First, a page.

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It's different when it happens to you

By Debbie Leffler • Jan 16, 2020 at 12:00 PM

I was in the kitchen clearing the dinner dishes when I heard my husband’s voice on the phone, coming from the living room.

He was talking about a break-in at someone’s house.

This is not unusual, because he does criminal defense work and I thought he was talking to one of his clients about a crime they were charged with.

But something in his voice sounded alarming — it was not just a conversation with someone who was accused of a break-in. It was too emotional.

I rushed into the living room and found out he was talking to our younger son, whose place had been robbed.

“What happened?” I demanded. He put me on speaker, and before I could be more alarmed, I found out that no one was home at the time, no one was hurt, but the place had been ransacked.

So my reaction? First of all, relief. It was only a matter of things, not people.

Second: anger. This wasn’t just a random statistic about crime. This wasn’t just a court case involving someone I don’t know. This was my son. Like I said in my column last week, things take on a whole new layer of meaning when it is someone we know.

And how unfair. They live in Oakland, Calif., (in the San Francisco Bay area), where the rents are so high that his “home” is one room which was once a garage. He and April (his partner) and Ula (their dog) live in that one room. They have fixed it up beautifully, using every square inch of space, with shelving and boxes and very little extra. My son is a graduate student and April is a social worker. She helps homeless people settle into apartments and access social services. Talk about ironic.

Luckily, they had their computers and cell phones with them. Probably the most valuable thing in the place was my son’s viola, which at first he thought was stolen, but later he found it shoved way under the bed. But shelves were messed up, the whole place in disarray, his iPad gone.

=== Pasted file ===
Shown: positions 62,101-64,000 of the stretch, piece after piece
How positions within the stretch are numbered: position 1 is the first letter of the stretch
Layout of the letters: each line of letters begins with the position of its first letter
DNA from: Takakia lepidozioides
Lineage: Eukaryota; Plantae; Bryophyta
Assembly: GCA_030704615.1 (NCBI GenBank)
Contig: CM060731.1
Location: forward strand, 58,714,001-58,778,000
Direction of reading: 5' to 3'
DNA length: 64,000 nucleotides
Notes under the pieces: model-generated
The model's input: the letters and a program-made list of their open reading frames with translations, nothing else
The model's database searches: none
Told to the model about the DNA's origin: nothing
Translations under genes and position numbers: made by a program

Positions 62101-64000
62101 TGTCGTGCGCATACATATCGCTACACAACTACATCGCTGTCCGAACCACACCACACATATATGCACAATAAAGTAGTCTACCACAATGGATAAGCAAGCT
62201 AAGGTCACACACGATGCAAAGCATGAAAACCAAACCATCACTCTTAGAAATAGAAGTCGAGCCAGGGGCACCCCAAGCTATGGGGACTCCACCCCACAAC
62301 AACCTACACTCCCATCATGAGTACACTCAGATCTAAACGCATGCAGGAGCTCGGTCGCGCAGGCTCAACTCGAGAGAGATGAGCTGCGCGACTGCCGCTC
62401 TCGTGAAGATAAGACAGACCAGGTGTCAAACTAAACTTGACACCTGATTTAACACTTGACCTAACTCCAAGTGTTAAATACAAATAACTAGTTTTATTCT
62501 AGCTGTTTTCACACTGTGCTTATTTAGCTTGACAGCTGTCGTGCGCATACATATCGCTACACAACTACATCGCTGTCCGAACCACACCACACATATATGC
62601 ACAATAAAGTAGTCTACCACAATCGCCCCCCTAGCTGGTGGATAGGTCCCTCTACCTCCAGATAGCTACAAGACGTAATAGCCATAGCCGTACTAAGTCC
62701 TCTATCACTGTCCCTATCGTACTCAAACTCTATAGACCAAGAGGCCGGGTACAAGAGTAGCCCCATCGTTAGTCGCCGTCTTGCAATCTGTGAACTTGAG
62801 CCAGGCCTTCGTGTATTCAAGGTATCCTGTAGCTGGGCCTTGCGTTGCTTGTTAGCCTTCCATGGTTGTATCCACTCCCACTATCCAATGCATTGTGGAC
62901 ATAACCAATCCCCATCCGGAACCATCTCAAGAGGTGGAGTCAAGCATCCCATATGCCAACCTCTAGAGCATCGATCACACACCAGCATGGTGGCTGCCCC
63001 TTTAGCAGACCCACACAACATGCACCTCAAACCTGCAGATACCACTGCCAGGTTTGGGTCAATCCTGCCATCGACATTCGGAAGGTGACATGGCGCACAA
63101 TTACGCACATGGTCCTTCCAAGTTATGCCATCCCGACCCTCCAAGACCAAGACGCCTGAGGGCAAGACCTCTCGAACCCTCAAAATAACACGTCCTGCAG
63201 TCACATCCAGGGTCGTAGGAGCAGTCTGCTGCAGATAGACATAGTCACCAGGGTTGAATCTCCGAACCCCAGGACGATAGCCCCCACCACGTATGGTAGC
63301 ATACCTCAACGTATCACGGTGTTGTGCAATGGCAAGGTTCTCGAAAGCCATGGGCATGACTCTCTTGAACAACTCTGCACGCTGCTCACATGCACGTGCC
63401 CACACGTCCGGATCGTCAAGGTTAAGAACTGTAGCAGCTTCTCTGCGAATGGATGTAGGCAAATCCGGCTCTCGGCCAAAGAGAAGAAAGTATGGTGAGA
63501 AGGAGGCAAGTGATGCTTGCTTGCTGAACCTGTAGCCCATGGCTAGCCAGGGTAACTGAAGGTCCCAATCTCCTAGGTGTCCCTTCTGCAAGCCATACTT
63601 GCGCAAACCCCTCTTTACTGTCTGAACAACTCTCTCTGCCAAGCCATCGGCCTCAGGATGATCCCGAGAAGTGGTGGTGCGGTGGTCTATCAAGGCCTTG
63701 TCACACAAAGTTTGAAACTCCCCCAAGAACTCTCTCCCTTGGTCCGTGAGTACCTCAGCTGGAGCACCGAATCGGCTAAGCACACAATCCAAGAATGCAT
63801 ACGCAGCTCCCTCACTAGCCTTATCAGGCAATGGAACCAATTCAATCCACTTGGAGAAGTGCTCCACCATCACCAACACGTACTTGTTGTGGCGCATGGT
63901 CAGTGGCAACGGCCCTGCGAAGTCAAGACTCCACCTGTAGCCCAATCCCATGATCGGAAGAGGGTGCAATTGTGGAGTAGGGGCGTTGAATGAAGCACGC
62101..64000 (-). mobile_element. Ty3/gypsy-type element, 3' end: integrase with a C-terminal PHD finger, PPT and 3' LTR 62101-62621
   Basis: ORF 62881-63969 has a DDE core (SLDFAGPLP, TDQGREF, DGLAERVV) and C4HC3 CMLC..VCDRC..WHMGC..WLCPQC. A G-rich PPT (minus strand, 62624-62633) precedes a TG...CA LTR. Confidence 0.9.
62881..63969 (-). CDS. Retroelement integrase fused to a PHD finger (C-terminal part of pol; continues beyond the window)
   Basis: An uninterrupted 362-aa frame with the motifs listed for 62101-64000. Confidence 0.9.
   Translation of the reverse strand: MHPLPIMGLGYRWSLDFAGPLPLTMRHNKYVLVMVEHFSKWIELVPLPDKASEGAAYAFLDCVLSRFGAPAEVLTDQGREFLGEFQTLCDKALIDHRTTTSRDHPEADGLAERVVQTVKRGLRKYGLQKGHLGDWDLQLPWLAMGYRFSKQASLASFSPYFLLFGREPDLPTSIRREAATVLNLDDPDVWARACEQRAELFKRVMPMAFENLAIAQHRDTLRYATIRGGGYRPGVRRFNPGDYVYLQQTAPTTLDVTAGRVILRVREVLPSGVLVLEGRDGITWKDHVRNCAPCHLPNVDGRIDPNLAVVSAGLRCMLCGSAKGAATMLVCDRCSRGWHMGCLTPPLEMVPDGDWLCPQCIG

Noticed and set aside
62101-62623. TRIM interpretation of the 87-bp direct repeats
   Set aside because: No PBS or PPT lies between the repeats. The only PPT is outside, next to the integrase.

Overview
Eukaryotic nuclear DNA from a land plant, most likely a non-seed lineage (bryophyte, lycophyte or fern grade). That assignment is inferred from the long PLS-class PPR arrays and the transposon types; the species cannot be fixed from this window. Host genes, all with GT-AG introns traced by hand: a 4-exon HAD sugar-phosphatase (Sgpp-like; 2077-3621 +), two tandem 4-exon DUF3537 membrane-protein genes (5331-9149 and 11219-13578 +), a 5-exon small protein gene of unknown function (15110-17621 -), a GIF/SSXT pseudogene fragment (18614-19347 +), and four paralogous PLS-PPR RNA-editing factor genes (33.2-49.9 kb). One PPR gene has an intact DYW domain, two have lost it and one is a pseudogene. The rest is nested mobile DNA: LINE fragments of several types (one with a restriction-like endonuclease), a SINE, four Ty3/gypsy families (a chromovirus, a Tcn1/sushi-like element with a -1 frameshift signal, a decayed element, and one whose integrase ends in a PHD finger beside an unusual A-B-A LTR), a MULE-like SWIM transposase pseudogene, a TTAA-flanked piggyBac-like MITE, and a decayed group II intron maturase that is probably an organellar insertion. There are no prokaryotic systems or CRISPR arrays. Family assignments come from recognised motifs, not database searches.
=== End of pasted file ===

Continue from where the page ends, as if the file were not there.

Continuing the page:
Why steal from them? They don’t own much.

Whoever did it also broke into the house in front of theirs. That person discovered it first, called them, and said you’d better come home because your place and my place were robbed. Their dog was found in the house of the people in front. Not a guard dog, although who knows what actually happened and why the dog ended up in the other house. They were relieved that the door to the driveway wasn’t left open, so that they didn’t lose their beloved pet — a rescue dog from Hawaii. Ula is not young. They pay her veterinarian bills and take care of her like a child. But I digress.

Have you ever been robbed? Our car was broken into once when it was parked near our daughter’s place in Chicago. The upsetting part wasn’t so much the broken glass, or the things that were taken from the car  — an ugly sweater of my husband’s and some coins. It was more the insult of the thing — the violation, the feeling that was hard to shake that we could no longer trust the world — that bad people who steal exist in reality, not just in theory, and that one of them had decided — for no reason — to break into our car. Insurance covered the window repair, but insurance could never make me feel as safe as I once thought I was.

Debbie Leffler is a freelance writer who lives in Norwalk. She can be reached at [email protected]

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